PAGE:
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Business owners along Madison debate bicycle lanes.

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A new proposal to add bicycle lanes along Madison Avenue from Cleveland to Cooper is bringing back bad memories for some business owners along the Midtown strip.

In 2003, the Memphis Area Transit Authority ripped up the avenue west of Cleveland to install the Madison trolley line. Construction took longer than expected, and some business owners blamed the project for a drop in patronage. Now some are worried that proposed bike lanes could have the same effect.

"We have hundreds and hundreds of jobs through here, and when you take away traffic flow, sales drop and jobs go away," said Mike Cooper, owner of the dry cleaning business Mercury Valet Service Inc. on Madison. "Once they started [construction of] the trolley line west of me, we went from 17,000 cars a day to 12,000."

Cooper spoke against adding bike lanes along Madison at a public meeting hosted by the city engineer's office last week. Madison Avenue is scheduled for repaving this year, and the city plans to add some form of bike path.

The city is considering three options. One would add signage along Madison encouraging drivers to share the road with bicyclists. Another would add signage plus painted arrows to show cyclists the safest route.

But the bicycle advocacy community favors the third option, which would take away one lane of traffic in each direction, add a turn lane, and create designated bicycle lanes along both sides of the street.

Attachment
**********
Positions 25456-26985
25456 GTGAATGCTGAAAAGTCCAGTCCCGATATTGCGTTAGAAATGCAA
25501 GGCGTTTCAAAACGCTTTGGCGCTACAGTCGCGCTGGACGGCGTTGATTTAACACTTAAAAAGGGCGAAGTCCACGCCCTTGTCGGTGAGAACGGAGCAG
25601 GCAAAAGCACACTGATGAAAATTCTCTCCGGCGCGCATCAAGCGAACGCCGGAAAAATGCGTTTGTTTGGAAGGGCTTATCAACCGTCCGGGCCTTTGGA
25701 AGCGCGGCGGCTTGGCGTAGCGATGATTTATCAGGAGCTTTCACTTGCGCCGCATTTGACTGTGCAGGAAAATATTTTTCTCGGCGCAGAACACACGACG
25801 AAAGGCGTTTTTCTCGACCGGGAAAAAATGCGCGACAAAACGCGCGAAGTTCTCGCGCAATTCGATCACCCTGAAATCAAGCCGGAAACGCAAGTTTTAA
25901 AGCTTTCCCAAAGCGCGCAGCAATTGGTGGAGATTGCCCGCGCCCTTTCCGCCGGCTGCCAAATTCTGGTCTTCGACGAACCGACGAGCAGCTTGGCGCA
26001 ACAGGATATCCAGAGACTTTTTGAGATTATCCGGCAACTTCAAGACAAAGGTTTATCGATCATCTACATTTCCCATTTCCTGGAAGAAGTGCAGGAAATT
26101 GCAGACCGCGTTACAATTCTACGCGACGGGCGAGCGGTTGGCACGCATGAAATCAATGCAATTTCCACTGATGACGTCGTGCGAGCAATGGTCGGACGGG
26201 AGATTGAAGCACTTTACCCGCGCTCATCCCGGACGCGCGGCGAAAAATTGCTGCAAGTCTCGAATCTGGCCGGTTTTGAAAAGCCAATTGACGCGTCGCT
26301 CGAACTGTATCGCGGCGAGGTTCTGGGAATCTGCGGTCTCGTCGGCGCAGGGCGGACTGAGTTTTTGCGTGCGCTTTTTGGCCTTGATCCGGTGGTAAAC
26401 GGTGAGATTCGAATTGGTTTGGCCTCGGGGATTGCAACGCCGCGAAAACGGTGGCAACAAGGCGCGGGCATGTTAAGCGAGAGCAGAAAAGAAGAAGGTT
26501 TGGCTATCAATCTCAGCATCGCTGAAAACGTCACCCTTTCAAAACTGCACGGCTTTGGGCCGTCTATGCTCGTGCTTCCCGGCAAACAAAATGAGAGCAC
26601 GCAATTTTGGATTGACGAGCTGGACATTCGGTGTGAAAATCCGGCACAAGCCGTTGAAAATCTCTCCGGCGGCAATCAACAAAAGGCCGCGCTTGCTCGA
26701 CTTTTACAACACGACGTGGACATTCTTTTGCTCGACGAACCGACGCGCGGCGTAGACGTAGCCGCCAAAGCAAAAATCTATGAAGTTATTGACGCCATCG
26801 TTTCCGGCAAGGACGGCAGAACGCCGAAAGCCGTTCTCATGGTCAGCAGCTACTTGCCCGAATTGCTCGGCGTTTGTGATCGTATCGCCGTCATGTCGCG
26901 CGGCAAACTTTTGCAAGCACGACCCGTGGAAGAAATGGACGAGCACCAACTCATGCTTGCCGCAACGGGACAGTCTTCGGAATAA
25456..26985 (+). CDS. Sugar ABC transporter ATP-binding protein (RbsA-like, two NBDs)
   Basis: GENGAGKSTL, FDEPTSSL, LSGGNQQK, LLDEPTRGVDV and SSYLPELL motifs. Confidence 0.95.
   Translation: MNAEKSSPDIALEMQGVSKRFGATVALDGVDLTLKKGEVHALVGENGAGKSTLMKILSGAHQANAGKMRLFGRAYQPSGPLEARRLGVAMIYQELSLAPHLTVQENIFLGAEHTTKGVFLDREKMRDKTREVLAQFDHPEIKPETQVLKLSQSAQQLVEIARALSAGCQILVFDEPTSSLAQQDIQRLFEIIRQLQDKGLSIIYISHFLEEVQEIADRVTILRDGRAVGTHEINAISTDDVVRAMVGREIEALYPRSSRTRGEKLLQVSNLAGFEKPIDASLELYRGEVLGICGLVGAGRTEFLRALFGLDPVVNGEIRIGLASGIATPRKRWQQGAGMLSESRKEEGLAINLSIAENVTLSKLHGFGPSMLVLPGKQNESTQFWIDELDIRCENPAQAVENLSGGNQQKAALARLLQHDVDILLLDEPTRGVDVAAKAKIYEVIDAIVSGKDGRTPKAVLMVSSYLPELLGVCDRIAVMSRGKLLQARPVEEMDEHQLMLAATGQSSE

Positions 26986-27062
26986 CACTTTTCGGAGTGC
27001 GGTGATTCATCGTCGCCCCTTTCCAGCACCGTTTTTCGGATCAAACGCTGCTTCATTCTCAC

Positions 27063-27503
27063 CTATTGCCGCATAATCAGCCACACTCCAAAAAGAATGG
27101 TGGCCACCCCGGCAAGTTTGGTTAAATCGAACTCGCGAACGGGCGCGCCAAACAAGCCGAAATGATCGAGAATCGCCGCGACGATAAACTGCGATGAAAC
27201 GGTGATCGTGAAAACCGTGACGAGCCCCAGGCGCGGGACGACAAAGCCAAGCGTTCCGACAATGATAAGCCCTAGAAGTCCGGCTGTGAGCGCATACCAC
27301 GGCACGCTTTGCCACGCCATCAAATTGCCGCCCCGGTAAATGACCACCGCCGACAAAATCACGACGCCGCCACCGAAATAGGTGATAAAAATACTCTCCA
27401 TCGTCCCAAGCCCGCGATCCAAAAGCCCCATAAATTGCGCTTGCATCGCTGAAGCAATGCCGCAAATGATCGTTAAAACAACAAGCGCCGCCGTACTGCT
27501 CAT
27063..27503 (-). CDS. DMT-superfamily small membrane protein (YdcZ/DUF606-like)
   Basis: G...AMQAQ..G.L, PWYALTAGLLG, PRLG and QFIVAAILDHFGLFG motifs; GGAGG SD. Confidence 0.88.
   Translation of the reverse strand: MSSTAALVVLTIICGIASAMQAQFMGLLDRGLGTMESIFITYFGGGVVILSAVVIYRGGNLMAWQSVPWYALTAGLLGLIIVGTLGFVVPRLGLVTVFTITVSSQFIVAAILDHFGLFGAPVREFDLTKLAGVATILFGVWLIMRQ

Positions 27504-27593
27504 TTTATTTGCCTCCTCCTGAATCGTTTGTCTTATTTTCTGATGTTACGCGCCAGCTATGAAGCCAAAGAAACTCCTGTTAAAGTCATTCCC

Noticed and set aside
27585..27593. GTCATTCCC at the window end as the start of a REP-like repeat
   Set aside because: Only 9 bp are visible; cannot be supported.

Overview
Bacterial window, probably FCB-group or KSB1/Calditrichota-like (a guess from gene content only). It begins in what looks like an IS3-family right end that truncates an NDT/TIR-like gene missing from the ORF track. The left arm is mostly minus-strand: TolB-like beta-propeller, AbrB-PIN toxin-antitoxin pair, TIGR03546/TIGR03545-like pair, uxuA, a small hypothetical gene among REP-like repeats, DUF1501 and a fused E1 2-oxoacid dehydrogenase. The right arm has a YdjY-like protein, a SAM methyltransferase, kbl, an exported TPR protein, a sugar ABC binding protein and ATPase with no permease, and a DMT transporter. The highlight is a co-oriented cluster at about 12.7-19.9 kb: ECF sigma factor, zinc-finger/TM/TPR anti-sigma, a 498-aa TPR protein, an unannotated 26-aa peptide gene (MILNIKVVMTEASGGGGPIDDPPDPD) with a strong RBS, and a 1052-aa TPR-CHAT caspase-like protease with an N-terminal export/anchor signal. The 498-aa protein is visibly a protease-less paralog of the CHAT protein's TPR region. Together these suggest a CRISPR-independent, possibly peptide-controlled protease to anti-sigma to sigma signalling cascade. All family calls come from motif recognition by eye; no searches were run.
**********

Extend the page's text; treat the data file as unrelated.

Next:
Anthony Siracusa, founder of Revolutions Community Bicycle Shop, said the bike lane plan also should create additional on-street parking. He said repaving will not require the city to close the street, as was the case during trolley construction.

"The trolley was implemented on a stretch of Madison, which is not the section in question now. But that impact alone on business owners who aren't even a part of this debate has led to a lot of fear," Siracusa said.

Some business owners, like Cooper, also have expressed concern about the possibility of reduced traffic flow along Madison. Others, like Jared McStay, owner of Shangri-La Records, believe reducing traffic lanes might cause cars to slow down.

"I don't think bicycle lanes will take traffic away, but it may slow traffic down. That's a good thing," McStay said.

City bike/pedestrian coordinator Kyle Wagenschutz said the turning lane would counteract any slowing of traffic.

"Adding that turning lane is key to all of this. If we went from four lanes to two lanes without a turn lane, we'd see a dramatic negative effect on traffic flow," Wagenschutz said. "But having the turn lane keeps traffic flowing at much the same rate it does today."

Siracusa said business owners who oppose bike lanes are probably afraid of change.

"We're emerging from the bowels of the Great Recession of 2008," Siracusa said. "If you're operating a business at a 3 or 4 percent margin, you're concerned about what a change may mean. But business districts around the country have implemented bicycle lanes, and it improves the revenue for businesses in and around the area where the lanes were added."

Wagenschutz said the city would determine which option to move forward with based on the input gathered at last week's meeting. The repaving project should begin in the spring or summer. Although some business owners object to the project, others fully support the addition of bike lanes.

"The trolley was a bad experience for people at the other end of the street, but this won't be like that," said Chuck Skypeck, co-founder of Boscos Squared on Madison. "Bicycle lanes make for a more livable neighborhood. In the long term, this is great stuff."

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